Most Barneys New York stores have closed, but there's no set date yet when the flagship or the branch in Lower Manhattan will shut down.

More than two months since Barneys New York’s assets were sold to Authentic Brands Group, sparking liquidation sales at the former retailer’s remaining stores, a group of longtime employees say they still don’t know how this ends for them. 

On Monday, a group of sales associates and other employees of Barneys’ Madison Avenue location in New York City told the federal bankruptcy court overseeing the case that they still haven’t been told when their employment formally ends, or received any guarantee of their pensions, or severance, or payments for unused benefits.

Some employees have simply left, rather than wait around for answers in the uncertainty, the employees said in their letter. 

“We believe it is totally unreasonable that we have not been given any idea of what we are getting paid on closing,” the employees said. “We are assuming by law that we are entitled to these above mentioned benefits, but we are not lawyers, so do not know for sure.”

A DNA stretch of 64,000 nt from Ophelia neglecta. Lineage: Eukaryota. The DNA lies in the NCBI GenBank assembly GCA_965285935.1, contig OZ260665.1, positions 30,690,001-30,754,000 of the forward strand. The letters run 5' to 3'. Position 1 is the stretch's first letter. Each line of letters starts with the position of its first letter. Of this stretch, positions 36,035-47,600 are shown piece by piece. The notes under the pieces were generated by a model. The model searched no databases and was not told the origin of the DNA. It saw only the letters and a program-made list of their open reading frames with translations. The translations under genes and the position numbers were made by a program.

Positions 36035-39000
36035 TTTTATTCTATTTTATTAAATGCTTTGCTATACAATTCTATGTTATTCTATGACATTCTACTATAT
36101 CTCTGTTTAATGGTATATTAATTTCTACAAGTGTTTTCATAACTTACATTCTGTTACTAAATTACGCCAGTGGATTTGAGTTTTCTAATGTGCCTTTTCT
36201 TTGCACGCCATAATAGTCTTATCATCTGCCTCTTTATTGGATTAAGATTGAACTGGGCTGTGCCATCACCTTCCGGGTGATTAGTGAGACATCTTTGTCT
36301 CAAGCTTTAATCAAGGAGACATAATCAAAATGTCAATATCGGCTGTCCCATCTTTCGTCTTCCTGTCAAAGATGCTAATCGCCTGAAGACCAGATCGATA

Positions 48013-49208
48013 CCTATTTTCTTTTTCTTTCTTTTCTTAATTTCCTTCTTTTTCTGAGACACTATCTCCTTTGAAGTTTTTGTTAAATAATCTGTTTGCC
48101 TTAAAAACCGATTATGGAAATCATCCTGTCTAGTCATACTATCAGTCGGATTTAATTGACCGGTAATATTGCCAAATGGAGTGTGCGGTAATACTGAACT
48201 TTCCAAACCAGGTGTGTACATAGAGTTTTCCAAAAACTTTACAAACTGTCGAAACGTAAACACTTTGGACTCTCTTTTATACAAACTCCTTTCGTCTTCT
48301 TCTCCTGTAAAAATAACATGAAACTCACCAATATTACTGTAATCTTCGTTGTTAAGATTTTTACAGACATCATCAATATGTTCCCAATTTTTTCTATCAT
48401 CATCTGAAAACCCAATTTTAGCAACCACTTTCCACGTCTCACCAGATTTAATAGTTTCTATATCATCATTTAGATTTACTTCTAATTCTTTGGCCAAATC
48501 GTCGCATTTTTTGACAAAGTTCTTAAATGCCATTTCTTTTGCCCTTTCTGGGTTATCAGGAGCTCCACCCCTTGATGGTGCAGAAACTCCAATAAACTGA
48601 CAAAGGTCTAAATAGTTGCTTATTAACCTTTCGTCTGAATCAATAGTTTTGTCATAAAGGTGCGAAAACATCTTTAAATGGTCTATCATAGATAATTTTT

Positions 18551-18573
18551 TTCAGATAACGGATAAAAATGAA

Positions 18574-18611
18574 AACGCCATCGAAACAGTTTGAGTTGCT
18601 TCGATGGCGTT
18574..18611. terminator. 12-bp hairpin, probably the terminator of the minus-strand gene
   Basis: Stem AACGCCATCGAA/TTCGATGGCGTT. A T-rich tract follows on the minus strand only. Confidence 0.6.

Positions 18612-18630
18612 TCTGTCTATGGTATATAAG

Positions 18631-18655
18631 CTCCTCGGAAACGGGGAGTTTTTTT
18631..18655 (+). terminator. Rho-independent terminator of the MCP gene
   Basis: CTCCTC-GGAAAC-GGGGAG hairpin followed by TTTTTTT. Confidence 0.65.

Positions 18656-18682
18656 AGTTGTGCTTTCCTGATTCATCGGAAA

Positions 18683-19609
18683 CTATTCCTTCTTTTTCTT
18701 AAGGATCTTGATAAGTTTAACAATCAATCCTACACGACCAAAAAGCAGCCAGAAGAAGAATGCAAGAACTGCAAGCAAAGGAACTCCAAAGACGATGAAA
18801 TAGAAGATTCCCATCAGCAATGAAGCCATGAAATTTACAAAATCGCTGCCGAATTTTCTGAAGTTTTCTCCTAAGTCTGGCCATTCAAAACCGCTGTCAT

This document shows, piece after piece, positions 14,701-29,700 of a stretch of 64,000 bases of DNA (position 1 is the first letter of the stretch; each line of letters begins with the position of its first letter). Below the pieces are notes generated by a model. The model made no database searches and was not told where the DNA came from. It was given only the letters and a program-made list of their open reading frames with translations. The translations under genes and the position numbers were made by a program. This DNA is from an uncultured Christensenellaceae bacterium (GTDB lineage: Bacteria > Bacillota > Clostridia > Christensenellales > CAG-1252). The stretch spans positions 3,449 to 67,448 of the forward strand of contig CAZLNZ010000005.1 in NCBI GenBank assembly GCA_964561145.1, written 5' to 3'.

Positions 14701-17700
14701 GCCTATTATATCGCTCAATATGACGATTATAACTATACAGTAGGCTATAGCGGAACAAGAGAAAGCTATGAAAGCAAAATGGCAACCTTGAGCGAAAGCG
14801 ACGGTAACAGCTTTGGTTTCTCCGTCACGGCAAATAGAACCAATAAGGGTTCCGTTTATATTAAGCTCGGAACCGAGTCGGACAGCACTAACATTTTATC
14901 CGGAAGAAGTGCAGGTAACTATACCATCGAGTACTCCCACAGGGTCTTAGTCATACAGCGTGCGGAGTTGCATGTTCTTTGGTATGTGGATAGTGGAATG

Generally, employers in New York don’t have to make severance payments to employees who are laid off, and what those employees are owed usually depends on the contract terms in question, employment attorneys said. Large employers with a well-established process for layoffs may have some sort of severance plan in place under The Employee Retirement Income Security Act of 1974, a federal law.

“Most employees don’t have contracts, but if they do, they may have clauses that provide for payments upon their termination under certain circumstances,” said Laurie Berke-Weiss, principal attorney of boutique employment firm Berke-Weiss Law PLLC, who is not representing any employees in the Barneys case. “Sometimes, employers are willing to negotiate severance pay on a case-by-case basis.”

The ongoing liquidation sales are being overseen by Great American Group, a subsidiary of B. Riley Financial Inc., one of Barneys’ debtor-in-possession lenders after it filed for Chapter 11 protection in August. B. Riley also teamed with ABG in its $271.4 million deal to buy Barneys’ assets, which closed in November.  

Great American is not involved in the administration of employee severance, pensions or benefits, a representative for the company said Monday.

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